Olive Oil Is Great For Cleaning Stainless Steel

Nothing says sleek and modern quite like a kitchen decked out with stainless steel, but maintaining its pristine appearance can be a real pain. In addition to normal kitchen maintenance like scrubbing your wood cutting boards, dusting hard-to-reach areas, and cleaning your stove's grates, your stainless steel needs some TLC too. Refrigerators, dishwashers, range hoods, and small appliances are like magnets for fingerprints, water spots, smudges, and other unsightly marks. While there are plenty of potential solutions to the (not so) stainless steel dilemma, including soapy water, glass cleaners, and specialized stainless steel sprays, not all of these methods are effective.


A better solution may be hiding right under your nose, or more specifically, in your pantry. Although it might sound counterintuitive to use oil to clean up grime, olive oil works like a charm in this regard. Buffing a small amount of this pantry staple into stainless steel restores its shine, and as a bonus, it also forms a protective barrier to shield it from future messes. The reason has a lot to do with the structure of steel.

Why olive oil works wonders on steel

Despite its name, stainless steel can get pretty dirty, especially when your kitchen sees a lot of traffic. To understand why, you might need a microscope, but a little bit of background knowledge will also suffice. Although stainless steel appears smooth and shiny on the surface, it contains microscopic irregularities and a subtle grain (which you can see with the naked eye), where dirt and grime can accumulate.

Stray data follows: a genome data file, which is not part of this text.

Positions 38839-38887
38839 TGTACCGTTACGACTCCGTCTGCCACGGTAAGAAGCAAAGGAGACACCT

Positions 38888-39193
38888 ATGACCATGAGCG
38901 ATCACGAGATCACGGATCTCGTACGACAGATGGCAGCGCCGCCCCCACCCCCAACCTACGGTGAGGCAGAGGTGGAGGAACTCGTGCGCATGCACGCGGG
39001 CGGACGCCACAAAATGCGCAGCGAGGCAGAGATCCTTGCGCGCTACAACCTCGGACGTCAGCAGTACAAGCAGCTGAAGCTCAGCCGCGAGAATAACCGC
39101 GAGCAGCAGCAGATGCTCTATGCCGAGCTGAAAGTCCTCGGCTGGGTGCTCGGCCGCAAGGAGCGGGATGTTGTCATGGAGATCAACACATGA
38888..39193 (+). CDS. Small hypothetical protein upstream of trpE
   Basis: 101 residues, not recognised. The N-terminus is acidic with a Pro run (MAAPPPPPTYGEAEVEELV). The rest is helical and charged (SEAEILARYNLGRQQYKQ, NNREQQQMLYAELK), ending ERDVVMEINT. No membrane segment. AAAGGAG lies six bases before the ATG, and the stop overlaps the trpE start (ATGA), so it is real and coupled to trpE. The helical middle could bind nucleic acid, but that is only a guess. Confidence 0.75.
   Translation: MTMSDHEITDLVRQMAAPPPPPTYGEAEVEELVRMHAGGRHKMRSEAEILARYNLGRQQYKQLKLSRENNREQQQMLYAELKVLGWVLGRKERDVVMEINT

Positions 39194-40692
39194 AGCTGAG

Applying olive oil to stainless steel works similarly to using cooking oil in a pan — it forms a thin, protective layer that smooths out irregularities, keeping oils and other materials from sticking. Because of the grain structure in stainless steel, this process works best when the oil is applied with the grain. It's also important to note that you won't need your finest extra-virgin olive oil for this process either, other olive oils will do, as will mineral oil or almond oil.

How to use olive oil for a streak-free shine

To get the best results from your olive oil cleaning, you'll have to take a few preparatory steps, but nothing too complicated. You'll need dish soap, water, olive oil, and a few microfiber cloths, although a soft towel or rag will also do, as long as they're not scratchy. Start by dampening the cloth and adding a bit of dish soap to it, then use it to wipe down your stainless steel surface and remove any heavy grime. Then, dry the surface thoroughly with a clean, dry cloth. Afterward, dab a small amount of olive oil — a little goes a long way — onto a clean cloth, and gently buff it into the surface, making sure not to leave any excess oil.


This method doesn't have to be limited to big appliances like fridges and dishwashers, you can also use it to bring back the luster of stainless steel pots and pans, silverware, and faucets. However, be careful not to try this on appliances that reach high temperatures that could bake on excess oil, and avoid using abrasive scrubbers, which can create more imperfections on the steel's surface. Save yourself a trip down the cleaning aisle and stick with the all-natural buffer nestled in the baking section.